That’s how Marvel ended up in the TV business in the 1980s. Unable to find the same level of success on both the small and big screen as rival Detective Comics, Marvel started self-producing television programs which included the company’s popular stars as well as properties unrelated to the comic business. The most successful Marvel TV program is probably Muppet Babies, as the company seemed to struggle to really break-through with one of its superheroes even famously failing to find a broadcast partner for its mega-hot X-Men franchise as the pilot for a cartoon series failed to be picked up. This ended up being a good thing since not too long after Fox would start airing a different X-Men series in 92 which ended up being far better than anything Marvel would have done on its own.

Sega landing the Spider-Man license seems like a pretty big deal.

When video games started to take off once again in the 80s, it’s possible some in the industry would have expected Marvel to self-publish. It was already doing so with TV, so why not games? It’s possible Marvel just didn’t trust the industry which had only recently emerged from a crash itself. And whenever Marvel wanted to make money easily, it would turn to licensing deals. With comics rapidly gaining steam in the 80s and building towards what would be a massive boom into the 90s, Marvel probably saw no real benefit in exploring the world of games and was more than willing to see what other companies would do with its characters.

Enter Sega. Sega was fighting an uphill battle to dethrone Nintendo as the kind of the living room. Sega’s strategy was to go after the kids who may have first experienced games via Super Mario Bros. and were looking for something a bit more their speed as they grew older. This made a character like Spider-Man appealing to Sega, and in a world where exclusive licensing agreements were still far off, Sega was able to convince Marvel to let it develop its own games featuring Spider-Man. Details of the agreement are scarce these days, so it’s unknown just what kind of restrictions Sega was under. The deal was apparently tenuous, but success of the Genesis/Mega Drive game Spider-Man vs The Kingpin apparently settled things down as the title once had an attach rate of over 60% with Genesis owners.

One of the first games I’d go looking for as a kid in an arcade.

Back in the 1980s, Sega was as much known for its home console business as it was for the arcade. The arcade boom was coming down, but Sega had success with a variety of genres and many of its games were ported to the Genesis. With the Spider-Man license in-hand, Sega sought to craft an arcade beat-em-up experience with the character that would differentiate itself from similar titles. It would be a game developed for Sega’s System 32 board which was the company’s first attempt at 32-bit development. This also meant hopes for a home port would essentially be dead-on-arrival, but that’s why Sega had the separate Spider-Man vs The Kingpin slated to arrive the same year, 1991.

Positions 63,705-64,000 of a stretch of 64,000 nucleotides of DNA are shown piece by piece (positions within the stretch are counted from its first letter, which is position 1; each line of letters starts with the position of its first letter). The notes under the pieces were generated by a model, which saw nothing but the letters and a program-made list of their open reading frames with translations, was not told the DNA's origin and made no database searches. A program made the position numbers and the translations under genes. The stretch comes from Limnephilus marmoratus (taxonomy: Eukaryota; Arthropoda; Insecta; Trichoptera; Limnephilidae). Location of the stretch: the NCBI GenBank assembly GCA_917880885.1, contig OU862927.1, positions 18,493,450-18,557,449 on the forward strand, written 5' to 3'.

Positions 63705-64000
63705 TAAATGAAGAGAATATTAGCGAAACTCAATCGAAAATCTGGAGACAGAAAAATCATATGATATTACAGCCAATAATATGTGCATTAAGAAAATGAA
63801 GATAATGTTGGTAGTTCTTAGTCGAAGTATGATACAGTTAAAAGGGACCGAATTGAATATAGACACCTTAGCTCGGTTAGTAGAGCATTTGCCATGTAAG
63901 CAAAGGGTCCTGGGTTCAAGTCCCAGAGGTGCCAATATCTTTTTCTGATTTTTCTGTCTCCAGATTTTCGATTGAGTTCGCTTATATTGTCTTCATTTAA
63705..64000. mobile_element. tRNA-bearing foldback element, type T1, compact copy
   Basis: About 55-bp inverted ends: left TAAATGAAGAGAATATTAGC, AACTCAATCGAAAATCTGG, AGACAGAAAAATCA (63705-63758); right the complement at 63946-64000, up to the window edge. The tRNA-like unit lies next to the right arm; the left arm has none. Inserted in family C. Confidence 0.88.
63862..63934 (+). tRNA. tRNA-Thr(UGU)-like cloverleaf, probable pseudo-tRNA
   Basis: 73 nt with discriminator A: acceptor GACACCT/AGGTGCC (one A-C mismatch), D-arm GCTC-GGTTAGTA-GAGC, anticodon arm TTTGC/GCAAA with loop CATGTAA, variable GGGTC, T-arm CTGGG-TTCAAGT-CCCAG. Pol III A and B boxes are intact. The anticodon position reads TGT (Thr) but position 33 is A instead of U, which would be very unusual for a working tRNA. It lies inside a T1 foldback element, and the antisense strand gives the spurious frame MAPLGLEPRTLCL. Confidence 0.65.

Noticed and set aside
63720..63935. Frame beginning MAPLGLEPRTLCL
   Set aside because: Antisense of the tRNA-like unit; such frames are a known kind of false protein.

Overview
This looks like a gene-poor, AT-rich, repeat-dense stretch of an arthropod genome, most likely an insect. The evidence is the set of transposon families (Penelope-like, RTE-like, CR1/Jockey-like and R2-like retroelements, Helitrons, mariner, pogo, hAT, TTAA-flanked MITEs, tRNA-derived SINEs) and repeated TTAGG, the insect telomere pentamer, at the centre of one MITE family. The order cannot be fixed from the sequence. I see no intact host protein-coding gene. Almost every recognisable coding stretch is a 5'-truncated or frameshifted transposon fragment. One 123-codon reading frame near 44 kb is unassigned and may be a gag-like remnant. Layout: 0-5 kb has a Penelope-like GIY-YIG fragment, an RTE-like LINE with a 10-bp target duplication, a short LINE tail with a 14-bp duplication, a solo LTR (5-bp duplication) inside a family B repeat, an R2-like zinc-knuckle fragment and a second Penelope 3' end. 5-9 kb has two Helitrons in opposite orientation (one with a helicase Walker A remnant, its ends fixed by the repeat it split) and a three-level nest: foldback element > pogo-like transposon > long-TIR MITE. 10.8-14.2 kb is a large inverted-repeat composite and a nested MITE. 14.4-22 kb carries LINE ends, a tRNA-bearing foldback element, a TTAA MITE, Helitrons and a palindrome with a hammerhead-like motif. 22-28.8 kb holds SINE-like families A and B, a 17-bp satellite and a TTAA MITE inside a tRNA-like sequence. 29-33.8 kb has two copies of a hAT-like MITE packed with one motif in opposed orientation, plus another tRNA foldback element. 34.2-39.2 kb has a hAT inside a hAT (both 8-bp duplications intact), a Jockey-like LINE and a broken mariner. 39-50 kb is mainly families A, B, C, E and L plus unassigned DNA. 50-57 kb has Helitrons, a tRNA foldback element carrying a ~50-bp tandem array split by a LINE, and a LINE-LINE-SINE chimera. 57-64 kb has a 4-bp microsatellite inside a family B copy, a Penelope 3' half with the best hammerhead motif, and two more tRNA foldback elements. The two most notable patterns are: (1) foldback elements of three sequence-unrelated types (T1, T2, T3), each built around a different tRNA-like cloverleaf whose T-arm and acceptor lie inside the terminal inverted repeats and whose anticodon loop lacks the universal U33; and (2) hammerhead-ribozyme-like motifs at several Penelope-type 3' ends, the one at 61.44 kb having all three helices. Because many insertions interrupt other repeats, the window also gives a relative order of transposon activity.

The normally solo Spider-Man would need some help to take down Kingpin, and entertain more than one player.

When crafting a brawler for the arcade, one of the main issues to solve initially is just what characters to make playable? The brawler had started as a one or two-player affair, but by the 90s arcade-goers expected four-player co-op play. The challenge with Spider-Man is he’s mostly a solo act, so Sega likely had to work with Marvel on finding three allies to join him. They ended up settling on the sometimes ally sometimes foe Black Cat, Sub-Mariner, and the Avenger Hawkeye. The selection of Hawkeye was somewhat interesting as he was a playable character in the Captain America brawler also released in ’91. This naturally lent to comparisons between the two titles with at least my group of friends viewing the Spider-Man Hawkeye as the far superior affair since the graphics were far more attractive.

Not much to see here, just four heroes kicking some butt.

Sega’s approach to the tried and true beat-em-up genre is both conventional and unconventional. Sega often found gimmicks to keep things fresh, such as the transformations of Altered Beast or the mounts in Golden Axe. For Spider-Man, the game begins like any other. You select one of four characters and begin the game with a wave of enemies crashing down upon you. Players have to contend with enemies coming in from both sides of the screen and as they’re dispatched a “Go!” prompt will display imploring the player to continue right. Each character has just two action buttons: jump and attack. Pressing the two simultaneously provides for a ranged super attack unique to each character. Utilizing this move also sacrifices some health. Players can attack while in the air and also use a super move from that position as well which basically results in a diving attack. Interestingly, the amount of credits deposited into the machine increases the amount of health the character possesses as opposed to the amount of lives. As long as you keep pumping in quarters, you’ll never die!